Against a teeming canvas of Borgia politics, Niccolò Machiavelli and Leonardo da Vinci come together to unmask an enigmatic serial killer, as we learn the secret history behind one of the most controversial works in the western canon, The Prince…
When Pope Alexander dispatches a Vatican courtesan, Damiata, to the remote fortress city of Imola to learn the truth behind the murder of Juan, his most beloved illegitimate son, she cannot fail, for the scheming Borgia pope holds her own young son hostage. Once there, Damiata becomes a pawn in the political intrigues of the pope’s surviving son, the charismatic Duke Valentino, whose own life is threatened by the condottieri, a powerful cabal of mercenary warlords. Damiata suspects that the killer she seeks is one of the brutal condottierri, and as the murders multiply, her quest grows more urgent. She enlists the help of an obscure Florentine diplomat, Niccolò Machiavelli, and Valentino’s eccentric military engineer, Leonardo da Vinci, who together must struggle to decipher the killer’s taunting riddles: Leonardo with his groundbreaking “science of observation” and Machiavelli with his new “science of men.” Traveling across an Italy torn apart by war, they will enter a labyrinth of ancient superstition and erotic obsession to discover at its center a new face of evil—and a truth that will shake the foundations of western civilization.
About Michael Ennis
MICHAEL ENNIS taught art history at the University of Texas, developed museum programs as a Rockefeller Foundation Fellow, and worked as an independent curator and consultant. He is the author of two historical novels, The Duchess of Milan and Byzantium. He has written for Esquire and Architectural Digest, and is a regular contributor to Texas Monthly. He lives in Dallas with his television producer wife, Ellen, and their daughter, Arielle.
At the center of this swirling unscrupulousness are several key historical figures, most notably the ruthless Duke Valentino of Romagna; his equally merciless father, Pope Alexander VI; a brilliant military engineer and draftsman named Leonardo da Vinci; and Niccolo Machiavelli, who bases his political theory of power on the machinations of the aforementioned duke. The first narrator in this labyrinthine tale is Damiata, whose son is kidnapped by his grandfather, the pope, in a raw display of power and privilege. (Perhaps it’s not necessary to mention that these are all Borgias, so in Renaissance Italy, raw displays of power are as common as segreto sauce.) Damiata is one of the “cortigiane oneste” or “honest courtesans”—or even more colloquially, a whore with the proverbial heart of gold. If political intrigue is not enough, there have also recently been some serial killings in which the victims were dismembered and decapitated. Enter Leonardo, who plots the found body parts on a map of Imola, the city in which the gruesome murders occurred, and discovers that the points correspond to those consistent with an Archimedean spiral. The narrative switches over to Machiavelli, who reminisces about the events of 1502 in which Italy is in turmoil, owing at least in part to the assassination of Pope Alexander’s beloved son, Juan, brother to the duke and lover of Damiata. Enlisting the help of Machiavelli in solving this murder mystery, she and Machiavelli become both lovers and fellow detectives. – Kirkus Reviews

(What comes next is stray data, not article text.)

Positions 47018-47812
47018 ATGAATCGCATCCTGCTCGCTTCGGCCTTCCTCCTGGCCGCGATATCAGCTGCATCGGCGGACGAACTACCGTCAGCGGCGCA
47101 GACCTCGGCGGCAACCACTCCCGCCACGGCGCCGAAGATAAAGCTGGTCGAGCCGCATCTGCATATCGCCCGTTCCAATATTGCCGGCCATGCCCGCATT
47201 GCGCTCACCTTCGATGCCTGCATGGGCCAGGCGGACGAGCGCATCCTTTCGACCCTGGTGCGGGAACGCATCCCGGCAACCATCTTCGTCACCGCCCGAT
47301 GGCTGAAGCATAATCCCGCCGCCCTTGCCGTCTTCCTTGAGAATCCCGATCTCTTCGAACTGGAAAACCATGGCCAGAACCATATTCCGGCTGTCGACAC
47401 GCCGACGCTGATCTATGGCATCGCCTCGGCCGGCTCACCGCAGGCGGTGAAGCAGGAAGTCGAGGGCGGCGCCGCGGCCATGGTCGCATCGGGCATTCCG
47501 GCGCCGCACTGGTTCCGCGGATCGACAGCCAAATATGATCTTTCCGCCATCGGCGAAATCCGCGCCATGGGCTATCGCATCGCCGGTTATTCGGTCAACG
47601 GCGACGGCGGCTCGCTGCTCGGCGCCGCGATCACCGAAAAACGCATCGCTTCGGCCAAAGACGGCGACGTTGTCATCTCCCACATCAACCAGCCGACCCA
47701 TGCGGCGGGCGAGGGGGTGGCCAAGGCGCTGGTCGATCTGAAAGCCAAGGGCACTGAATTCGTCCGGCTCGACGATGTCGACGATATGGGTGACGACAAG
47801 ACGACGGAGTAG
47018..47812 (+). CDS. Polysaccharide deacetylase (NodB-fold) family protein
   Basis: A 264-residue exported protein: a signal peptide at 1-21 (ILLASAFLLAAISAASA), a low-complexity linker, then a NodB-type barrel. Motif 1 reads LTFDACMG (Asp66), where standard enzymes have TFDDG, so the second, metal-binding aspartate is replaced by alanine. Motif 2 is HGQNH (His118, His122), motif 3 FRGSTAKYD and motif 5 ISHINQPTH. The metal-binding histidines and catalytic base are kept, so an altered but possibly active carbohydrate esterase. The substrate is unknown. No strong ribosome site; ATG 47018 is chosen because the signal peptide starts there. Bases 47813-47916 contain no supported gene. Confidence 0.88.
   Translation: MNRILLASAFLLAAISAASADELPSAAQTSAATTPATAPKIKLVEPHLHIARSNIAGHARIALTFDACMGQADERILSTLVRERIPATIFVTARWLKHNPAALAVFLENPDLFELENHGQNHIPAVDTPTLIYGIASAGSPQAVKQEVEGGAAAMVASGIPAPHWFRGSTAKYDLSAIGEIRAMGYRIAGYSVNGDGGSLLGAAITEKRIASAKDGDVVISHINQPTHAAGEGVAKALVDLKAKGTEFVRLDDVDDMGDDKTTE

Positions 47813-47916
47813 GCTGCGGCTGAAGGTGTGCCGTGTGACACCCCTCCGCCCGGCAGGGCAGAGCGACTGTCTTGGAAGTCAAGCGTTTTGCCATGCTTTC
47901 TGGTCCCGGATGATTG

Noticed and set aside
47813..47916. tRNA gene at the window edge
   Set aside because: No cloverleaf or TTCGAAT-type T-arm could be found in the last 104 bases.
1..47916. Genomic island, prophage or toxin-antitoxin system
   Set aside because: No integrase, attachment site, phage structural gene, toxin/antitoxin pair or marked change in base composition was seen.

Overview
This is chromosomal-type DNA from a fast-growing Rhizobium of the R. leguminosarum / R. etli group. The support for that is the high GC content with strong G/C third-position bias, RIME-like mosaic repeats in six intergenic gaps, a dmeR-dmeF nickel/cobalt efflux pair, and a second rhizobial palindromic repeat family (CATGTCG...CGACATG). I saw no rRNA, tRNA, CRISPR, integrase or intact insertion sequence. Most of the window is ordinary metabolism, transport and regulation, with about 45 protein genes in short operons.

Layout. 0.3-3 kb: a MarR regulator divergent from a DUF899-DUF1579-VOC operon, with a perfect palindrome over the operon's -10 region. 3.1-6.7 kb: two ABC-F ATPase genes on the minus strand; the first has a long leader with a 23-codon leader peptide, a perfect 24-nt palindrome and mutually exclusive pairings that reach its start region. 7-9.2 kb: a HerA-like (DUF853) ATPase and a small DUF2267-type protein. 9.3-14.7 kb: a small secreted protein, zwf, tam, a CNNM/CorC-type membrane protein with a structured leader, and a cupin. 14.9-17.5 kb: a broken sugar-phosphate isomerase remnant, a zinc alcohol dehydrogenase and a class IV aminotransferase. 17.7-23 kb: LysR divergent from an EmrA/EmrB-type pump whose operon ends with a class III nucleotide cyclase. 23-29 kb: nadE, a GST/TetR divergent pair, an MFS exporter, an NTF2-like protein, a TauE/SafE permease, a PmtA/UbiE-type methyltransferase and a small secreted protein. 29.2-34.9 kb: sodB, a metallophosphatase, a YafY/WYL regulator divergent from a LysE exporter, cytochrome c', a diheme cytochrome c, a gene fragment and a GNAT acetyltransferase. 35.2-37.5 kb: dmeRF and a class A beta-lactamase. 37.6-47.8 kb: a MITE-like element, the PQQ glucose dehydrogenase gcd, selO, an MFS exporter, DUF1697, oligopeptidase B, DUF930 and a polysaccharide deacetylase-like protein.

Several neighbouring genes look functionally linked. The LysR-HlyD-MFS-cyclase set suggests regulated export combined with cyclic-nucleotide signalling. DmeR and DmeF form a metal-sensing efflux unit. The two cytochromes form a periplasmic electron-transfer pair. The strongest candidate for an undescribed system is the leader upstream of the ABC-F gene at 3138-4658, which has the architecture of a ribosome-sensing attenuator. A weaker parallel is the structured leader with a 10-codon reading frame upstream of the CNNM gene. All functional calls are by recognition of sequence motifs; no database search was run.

Renaissance CSI: Machiavelli-Da Vinci Detective Duo
NPR Book Review – September 17, 2012 (Excerpt)
What would happen if two of the biggest names of the Renaissance — Niccolo Machiavelli and Leonardo da Vinci — teamed up as a crime-fighting duo? That’s the idea behind Michael Ennis’ new historical thriller, The Malice of Fortune. The mystery novel pairs the ruthless political philosopher and the genius inventor and artist together as an unlikely detective team on the trail of a serial killer.
Ennis first dreamed up the idea of Machiavelli-as-mystery-detective 12 years ago. “The conceit was he would use the precepts of [his political treatise] The Prince to solve a crime,” Ennis explains.
Ennis wanted his work of fiction to be set against a backdrop of real events and historical figures. It takes place at the end of 1502 in a politically fractured Italy. The Borgias and a group of wealthy noblemen with their own private militias are in a struggle for control of the country. While researching these events, Ennis discovered that Machiavelli and Leonardo crossed paths in the same small Italian city at the same time these events were taking place. [Read the full article...]
QUEEN OF MISFORTUNE A Lady Jane Grey Novel by Peter Carroll
A Love Story of Shakespearean Dimension!
Queen Of Misfortune is the fictional story of Lady Jane Grey as told by her beloved tutor, John Aylmer. At the time of her execution a stranger is recorded to have assisted her when, blind folded, she lost her way upon the scaffold. Was it the same strange who was also recorded to have visited her when she was imprisoned in the Tower? Little is known of this unfortunate girl who was beheaded for treason in the 16th Century. She was only 16. She is omitted from the list of monarchs but was actually queen for nine days. Author Peter Carroll, in his novel, follows John Aylmer’s close relationship with Jane as her tutor and later, as she grows up, her lover. [More...]
We are the only country that makes guns, including military-style assault weapons, available to anyone who wants to buy them. This is not freedom. It is a tyranny of death and destruction — a tyranny of which the National Rifle Association is proud. The Washington Post
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